It’s banks, not government agencies, that the British people trust to deliver biometric authentication payment services, says a new Visa study.
According to the research, consumers are nearly twice as likely to trust banks to store and keep their biometric information safe (60%), than they are to trust government agencies (33%).
The most telling statistic comes when people were asked who they would trust to offer biometrics authentication as a service to confirm identity. Eighty-five percent chose banks, followed by payment networks (81%) ahead of global online brands (70%), and smartphone companies (64%).
This high level of trust has been on the increase for the past two years, says Visa, up by 20 percentage points from 65% in 2014, when the Visa Biometric Payments study was first conducted.
It should therefore come as no surprise to learn that as trust in biometrics increases, so does the demand. Two-thirds of consumers (64%) want to use biometrics as a method of payment authentication. Visa puts this down to the now ubiquitous sight of people using fingerprint verification to access their smartphones and make payments.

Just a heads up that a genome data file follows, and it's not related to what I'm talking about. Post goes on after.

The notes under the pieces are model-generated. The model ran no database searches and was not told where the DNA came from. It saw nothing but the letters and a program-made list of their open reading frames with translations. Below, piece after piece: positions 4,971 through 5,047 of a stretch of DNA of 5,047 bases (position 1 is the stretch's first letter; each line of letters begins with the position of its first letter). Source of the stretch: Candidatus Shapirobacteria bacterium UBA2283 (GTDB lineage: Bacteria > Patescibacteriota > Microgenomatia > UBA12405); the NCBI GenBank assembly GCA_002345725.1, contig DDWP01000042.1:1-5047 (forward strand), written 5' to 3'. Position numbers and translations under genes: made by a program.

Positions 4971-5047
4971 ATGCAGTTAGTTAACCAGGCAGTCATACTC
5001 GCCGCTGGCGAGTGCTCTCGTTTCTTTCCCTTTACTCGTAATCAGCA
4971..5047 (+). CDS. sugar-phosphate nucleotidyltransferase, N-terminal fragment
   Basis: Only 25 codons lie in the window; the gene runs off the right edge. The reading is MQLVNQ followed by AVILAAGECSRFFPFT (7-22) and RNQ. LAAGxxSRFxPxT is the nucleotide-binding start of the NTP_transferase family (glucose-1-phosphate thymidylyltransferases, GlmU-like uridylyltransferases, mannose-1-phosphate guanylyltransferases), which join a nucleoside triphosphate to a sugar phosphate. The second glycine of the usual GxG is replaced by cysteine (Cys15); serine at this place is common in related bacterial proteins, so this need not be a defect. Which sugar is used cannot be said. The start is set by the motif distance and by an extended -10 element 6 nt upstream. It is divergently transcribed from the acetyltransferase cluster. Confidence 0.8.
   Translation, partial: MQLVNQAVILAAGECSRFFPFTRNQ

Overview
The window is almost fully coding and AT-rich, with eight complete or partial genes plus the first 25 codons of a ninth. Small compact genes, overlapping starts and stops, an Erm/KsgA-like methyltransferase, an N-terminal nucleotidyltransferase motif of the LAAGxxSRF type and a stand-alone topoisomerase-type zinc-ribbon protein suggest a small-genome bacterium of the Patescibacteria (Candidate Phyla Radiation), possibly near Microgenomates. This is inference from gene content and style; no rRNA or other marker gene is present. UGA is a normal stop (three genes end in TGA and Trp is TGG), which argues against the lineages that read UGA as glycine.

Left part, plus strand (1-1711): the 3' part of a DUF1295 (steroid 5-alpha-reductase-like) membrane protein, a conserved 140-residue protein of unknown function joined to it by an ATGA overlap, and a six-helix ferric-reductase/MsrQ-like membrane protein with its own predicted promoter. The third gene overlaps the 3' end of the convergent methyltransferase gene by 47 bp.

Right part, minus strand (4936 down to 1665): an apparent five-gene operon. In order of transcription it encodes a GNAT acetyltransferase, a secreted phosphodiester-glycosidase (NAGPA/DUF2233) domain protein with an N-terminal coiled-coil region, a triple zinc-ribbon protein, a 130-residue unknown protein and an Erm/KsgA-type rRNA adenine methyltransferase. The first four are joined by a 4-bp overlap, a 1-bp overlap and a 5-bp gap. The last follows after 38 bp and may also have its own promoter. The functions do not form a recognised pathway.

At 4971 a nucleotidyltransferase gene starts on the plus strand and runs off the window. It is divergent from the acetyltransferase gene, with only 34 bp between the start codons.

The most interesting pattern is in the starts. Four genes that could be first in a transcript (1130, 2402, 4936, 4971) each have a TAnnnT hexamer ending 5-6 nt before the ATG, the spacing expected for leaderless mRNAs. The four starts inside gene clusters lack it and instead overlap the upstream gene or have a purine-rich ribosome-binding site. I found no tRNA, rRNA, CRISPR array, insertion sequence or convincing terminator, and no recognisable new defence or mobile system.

The growth in fingerprint authentication for mobile payments is bringing to life the benefits of biometric authentication, which is why 80% of the people surveyed said they were the most comfortable with fingerprint recognition. Fingerprint authentication (88%) is also viewed as the most secure form of payment, ranking higher than other biometric authentication options such as iris-scanning (83%) and facial recognition (65%).
Kevin Jenkins, UK & Ireland Managing Director at Visa said:
“Banks have a tremendous opportunity in this payment revolution. From trialling voice recognition to behavioural biometrics for authentication, we’re already seeing banks – both high street and challenger banks, alike – making positive steps to adopt this technology in a variety of use cases.
He added that this consumer confidence in both authentication as well as the storage of their biometric data gives banks the perfect “win-win scenario”, allowing them to provide a service that the public wants which will also benefit the banks, themselves.
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